In a limited sample size with the Greensboro Grasshoppers (Pittsburgh’s High-A affiliate), Davis, Pittsburgh’s top prospect (according to MLB.com), posted an impressive .308 batting average with three home runs across just 26 at-bats.

Other notable players who were drafted in July and have already ascended to the top of Pittsburgh’s prospect pool include pitchers Anthony Solometo and Bubba Chandler and outfielder Lonnie White.

With a record of 61-101, the Pirates earned the fourth selection in the 2022 MLB Draft. This will mark the third consecutive draft in which Pittsburgh has a top-10 draft positioning, affording them another opportunity to continue building the farm system.

Thanks in large part to the continued emergence of highly-touted prospects like infielder Nick Gonzales (.302 batting average and 18 home runs) and pitcher Quinn Priester (3.04 earned run average and 98 strikeouts), the Grasshoppers made it all the way to the High-A East League Championship Series, where they were defeated by the Bowling Green Hot Rods.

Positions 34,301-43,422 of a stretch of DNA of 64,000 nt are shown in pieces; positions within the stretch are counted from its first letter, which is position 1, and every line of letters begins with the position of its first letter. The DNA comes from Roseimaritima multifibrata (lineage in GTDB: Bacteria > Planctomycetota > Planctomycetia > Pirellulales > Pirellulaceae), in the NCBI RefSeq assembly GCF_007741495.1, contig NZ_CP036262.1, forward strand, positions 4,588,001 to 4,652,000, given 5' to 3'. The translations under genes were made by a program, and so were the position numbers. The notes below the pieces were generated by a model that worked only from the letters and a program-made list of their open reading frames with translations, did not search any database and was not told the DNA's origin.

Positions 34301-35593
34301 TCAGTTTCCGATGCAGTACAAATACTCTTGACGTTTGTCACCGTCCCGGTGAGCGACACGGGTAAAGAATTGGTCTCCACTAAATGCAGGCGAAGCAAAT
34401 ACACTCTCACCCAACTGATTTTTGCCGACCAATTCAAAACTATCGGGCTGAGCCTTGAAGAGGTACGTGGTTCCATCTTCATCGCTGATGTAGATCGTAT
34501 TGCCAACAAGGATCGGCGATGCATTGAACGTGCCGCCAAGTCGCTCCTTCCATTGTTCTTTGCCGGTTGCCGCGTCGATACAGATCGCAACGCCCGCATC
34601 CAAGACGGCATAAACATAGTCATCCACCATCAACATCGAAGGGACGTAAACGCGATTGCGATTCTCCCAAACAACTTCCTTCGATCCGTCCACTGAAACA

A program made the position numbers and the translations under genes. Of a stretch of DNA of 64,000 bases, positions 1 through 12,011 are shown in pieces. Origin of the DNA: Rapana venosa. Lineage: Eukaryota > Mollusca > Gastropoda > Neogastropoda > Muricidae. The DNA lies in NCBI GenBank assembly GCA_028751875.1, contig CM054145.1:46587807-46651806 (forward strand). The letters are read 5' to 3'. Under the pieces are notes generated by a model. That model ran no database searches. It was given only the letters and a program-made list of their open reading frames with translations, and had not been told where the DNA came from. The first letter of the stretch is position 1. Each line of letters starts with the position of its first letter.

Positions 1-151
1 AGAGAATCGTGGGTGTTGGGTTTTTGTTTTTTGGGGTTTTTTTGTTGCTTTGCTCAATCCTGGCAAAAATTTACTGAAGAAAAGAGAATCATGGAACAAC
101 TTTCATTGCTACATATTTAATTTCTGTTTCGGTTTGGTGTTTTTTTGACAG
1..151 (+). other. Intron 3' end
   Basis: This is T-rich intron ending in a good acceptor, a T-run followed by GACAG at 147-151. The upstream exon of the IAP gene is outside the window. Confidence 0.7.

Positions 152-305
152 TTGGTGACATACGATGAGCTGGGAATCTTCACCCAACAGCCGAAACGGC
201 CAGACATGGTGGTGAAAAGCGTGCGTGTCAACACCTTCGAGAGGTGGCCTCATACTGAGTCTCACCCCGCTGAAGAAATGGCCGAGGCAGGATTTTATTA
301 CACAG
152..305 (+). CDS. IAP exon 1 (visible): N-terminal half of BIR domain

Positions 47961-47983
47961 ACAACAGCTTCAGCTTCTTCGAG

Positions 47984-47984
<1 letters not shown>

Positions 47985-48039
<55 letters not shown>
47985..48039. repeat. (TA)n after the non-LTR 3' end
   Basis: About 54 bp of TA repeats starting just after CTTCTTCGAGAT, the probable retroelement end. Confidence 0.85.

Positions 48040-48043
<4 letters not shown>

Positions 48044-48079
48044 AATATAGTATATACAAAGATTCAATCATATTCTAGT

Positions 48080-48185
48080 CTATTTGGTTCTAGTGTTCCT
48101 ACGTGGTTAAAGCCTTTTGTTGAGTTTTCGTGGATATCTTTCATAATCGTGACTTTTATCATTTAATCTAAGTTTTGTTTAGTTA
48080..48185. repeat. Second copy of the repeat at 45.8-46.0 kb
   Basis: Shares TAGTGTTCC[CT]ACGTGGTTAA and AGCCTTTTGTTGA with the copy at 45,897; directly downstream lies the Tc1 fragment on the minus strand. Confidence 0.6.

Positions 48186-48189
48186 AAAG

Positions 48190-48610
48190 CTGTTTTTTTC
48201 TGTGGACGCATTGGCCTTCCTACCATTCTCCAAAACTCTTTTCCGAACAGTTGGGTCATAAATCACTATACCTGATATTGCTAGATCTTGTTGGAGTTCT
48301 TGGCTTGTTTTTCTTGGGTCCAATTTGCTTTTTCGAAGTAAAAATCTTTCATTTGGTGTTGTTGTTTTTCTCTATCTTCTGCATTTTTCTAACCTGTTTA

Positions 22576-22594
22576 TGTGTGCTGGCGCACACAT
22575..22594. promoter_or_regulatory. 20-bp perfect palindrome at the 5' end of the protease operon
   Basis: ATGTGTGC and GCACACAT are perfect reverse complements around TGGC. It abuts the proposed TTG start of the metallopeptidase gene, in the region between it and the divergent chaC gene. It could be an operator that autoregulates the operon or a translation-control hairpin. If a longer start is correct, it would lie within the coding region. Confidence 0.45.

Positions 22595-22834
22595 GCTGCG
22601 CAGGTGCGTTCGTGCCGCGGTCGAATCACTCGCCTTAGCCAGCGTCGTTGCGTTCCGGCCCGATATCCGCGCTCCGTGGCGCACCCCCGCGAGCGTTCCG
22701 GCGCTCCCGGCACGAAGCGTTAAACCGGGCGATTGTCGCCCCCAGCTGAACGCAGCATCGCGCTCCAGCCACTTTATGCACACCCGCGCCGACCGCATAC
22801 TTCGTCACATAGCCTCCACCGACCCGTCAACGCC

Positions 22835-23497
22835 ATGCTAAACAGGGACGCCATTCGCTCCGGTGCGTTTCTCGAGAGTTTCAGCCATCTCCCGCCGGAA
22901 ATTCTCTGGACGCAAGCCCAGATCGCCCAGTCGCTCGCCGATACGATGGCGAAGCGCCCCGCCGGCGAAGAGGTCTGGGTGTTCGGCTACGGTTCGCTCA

The Bradenton Marauders (Pittsburgh’s Low-A affiliate) swept the Tampa Tarpons en route to capturing the Low-A Southeast League title.

Cherington was also extremely active on the trade market, making a handful of deals in the days leading up to the league’s trade deadline.

Starting pitcher Tyler Anderson was dealt to the Seattle Mariners. Relievers Austin Davis and Clay Holmes were shipped to the Boston Red Sox and New York Yankees, respectively. Closer Richard Rodriguez was moved to the Atlanta Braves. All-star second baseman Adam Frazier was sent to the San Diego Padres.